“If you can’t change the benefits, and you can’t change the contributions, the only lever left for these people to pull is investment policy — that’s it,” said Kurt Winkelmann, a senior fellow for pension policy design at the University of Minnesota’s Heller-Hurwicz Economics Institute. “And that exposes younger beneficiaries and taxpayers to a lot of risk.”
The $64 billion Pennsylvania Public Schools’ Retirement System made the “emergency” hiring of an outside manager yesterday to take on the duties of chief investment officer James Grossman, the Philadelphia Inquirer reports.
Seattle-based Verus Investments will now handle “monitoring and oversight of investment” as the embattled pension system deals with “internal and external investigations,” including an FBI probe into its investing, PSERS says.
The fund’s investment of millions of dollars in real estate deals in Harrisburg is under federal investigation, while outside lawyers are looking into an “error” that inflated PSERS’ investment returns.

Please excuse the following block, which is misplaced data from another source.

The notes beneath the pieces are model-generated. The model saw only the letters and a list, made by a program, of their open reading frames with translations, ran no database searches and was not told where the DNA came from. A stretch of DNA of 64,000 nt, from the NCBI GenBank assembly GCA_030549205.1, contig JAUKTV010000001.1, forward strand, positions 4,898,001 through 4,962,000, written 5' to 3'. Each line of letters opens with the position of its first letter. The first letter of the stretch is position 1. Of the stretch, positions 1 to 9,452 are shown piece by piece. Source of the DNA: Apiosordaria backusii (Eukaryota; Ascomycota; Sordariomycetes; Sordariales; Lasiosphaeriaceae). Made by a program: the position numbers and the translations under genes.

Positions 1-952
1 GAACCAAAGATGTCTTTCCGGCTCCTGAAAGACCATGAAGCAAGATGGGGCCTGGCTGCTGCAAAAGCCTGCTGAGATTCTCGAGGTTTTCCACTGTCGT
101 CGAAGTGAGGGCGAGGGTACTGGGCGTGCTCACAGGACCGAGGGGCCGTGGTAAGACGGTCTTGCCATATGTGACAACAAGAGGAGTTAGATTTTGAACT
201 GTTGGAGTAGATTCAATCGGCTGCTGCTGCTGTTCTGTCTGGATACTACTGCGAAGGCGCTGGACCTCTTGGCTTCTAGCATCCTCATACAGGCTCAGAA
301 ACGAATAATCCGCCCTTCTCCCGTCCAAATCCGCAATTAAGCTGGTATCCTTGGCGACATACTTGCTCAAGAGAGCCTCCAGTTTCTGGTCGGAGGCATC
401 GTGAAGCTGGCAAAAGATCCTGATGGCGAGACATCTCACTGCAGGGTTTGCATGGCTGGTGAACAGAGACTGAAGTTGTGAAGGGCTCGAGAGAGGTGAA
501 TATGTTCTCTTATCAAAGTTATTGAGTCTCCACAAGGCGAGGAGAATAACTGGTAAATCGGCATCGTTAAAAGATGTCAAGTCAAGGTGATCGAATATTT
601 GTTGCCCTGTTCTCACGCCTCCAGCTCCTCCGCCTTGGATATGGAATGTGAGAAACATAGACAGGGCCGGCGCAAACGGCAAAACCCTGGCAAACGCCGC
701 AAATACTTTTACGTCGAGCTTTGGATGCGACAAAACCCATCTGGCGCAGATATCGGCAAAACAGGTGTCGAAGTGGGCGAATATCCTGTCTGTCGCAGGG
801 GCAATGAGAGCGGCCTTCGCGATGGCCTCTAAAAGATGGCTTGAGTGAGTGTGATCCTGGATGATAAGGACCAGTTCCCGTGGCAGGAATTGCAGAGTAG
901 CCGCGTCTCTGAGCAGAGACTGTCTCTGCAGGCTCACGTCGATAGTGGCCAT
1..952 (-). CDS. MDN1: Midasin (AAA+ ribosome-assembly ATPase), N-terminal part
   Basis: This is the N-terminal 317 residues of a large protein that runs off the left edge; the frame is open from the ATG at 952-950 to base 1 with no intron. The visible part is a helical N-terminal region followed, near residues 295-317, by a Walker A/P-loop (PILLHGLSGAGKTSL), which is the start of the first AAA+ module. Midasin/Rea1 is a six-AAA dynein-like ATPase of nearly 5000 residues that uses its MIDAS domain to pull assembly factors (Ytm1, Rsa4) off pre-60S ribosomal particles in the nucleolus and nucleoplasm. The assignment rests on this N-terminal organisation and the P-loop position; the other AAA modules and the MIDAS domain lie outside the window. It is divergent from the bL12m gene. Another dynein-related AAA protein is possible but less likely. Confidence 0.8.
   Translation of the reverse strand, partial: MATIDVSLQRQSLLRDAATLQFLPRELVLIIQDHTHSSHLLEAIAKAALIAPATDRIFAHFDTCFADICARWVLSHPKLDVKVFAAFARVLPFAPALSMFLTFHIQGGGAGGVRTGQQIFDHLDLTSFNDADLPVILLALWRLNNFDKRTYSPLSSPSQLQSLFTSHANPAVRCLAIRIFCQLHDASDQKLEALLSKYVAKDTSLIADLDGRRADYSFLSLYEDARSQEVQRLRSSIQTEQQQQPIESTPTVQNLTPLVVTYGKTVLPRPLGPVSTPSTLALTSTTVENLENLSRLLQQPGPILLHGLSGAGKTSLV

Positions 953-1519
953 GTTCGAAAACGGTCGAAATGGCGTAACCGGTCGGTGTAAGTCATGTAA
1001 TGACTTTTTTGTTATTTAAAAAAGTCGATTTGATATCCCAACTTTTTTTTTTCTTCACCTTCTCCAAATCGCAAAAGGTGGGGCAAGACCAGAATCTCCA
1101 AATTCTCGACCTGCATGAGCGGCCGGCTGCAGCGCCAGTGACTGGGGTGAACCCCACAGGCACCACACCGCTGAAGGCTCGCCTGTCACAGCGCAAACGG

Officials atop Pennsylvania’s largest public pension system have received subpoenas from federal investigators, although the $64 billion Public School Employees’ Retirement System has yet to publicly discuss the nature or scope of the newly disclosed inquiry.
In addition to giving few details, pension system officials and board members — which includes state lawmakers, two members of Gov. Tom Wolf’s Cabinet and state Treasurer Stacy Garrity — have declined to answer questions publicly about what information federal investigators are seeking.
Garrity told lawmakers at a Senate Appropriations Committee hearing Tuesday that “federal subpoenas have been served on several PSERS management officials.”
PSERS is trying to depict the performance overstatement as an error but its body language says otherwise. It has launched an investigation of its three top staff members and has gone from denying that PSERS has any information that anything criminal had taken place to ducking the question.
The Inquirer described how three of PSERS’ 15 board members voted against a staff effort to say the return numbers were fine after some sort of not fully disclosed brouhaha with an outside consultant.
The “impact on PSERS tax exempt status” is alarming, and it’s frustrating that the article does not probe what the issue might be.